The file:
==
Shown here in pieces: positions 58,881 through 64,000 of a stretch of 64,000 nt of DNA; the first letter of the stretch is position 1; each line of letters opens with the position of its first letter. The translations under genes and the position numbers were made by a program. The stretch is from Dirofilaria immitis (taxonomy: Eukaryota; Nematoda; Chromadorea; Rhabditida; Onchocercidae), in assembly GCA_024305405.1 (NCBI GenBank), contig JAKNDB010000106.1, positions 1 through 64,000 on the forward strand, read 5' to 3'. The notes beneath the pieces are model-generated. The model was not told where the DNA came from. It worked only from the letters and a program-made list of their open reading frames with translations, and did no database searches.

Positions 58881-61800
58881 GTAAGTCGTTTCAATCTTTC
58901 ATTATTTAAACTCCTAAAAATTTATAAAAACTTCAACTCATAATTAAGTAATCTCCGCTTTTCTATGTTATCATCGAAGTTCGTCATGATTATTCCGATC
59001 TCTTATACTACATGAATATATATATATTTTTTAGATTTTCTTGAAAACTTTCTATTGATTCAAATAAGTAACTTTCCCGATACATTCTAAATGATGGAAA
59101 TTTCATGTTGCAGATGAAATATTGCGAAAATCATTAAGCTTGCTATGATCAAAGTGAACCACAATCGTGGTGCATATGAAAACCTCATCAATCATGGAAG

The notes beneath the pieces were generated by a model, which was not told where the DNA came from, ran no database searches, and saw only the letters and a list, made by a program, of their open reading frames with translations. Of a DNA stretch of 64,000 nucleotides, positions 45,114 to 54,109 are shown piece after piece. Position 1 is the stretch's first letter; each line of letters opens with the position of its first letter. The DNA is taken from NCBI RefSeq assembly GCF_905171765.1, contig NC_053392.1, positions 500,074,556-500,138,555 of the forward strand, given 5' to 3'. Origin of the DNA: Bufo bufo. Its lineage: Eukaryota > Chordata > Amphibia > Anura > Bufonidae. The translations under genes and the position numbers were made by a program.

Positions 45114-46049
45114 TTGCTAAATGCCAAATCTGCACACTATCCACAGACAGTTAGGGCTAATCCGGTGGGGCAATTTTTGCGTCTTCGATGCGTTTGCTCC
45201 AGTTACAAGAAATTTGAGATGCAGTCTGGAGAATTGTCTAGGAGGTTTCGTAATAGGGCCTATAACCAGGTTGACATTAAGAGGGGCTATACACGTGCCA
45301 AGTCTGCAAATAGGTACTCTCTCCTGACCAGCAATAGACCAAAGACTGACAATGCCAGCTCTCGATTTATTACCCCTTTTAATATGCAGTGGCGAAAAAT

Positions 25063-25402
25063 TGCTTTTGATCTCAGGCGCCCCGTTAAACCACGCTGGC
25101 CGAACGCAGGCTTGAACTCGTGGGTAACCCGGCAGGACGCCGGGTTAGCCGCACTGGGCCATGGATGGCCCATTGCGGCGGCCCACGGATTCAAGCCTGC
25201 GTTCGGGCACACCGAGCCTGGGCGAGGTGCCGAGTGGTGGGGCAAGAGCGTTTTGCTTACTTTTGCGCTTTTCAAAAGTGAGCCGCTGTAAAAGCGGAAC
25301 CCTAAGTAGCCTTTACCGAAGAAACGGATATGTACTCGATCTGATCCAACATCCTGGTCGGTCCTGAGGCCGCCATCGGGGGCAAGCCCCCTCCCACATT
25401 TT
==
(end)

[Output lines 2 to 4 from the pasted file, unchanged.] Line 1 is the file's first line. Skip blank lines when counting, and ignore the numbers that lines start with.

Positions 58881-61800
58881 GTAAGTCGTTTCAATCTTTC
58901 ATTATTTAAACTCCTAAAAATTTATAAAAACTTCAACTCATAATTAAGTAATCTCCGCTTTTCTATGTTATCATCGAAGTTCGTCATGATTATTCCGATC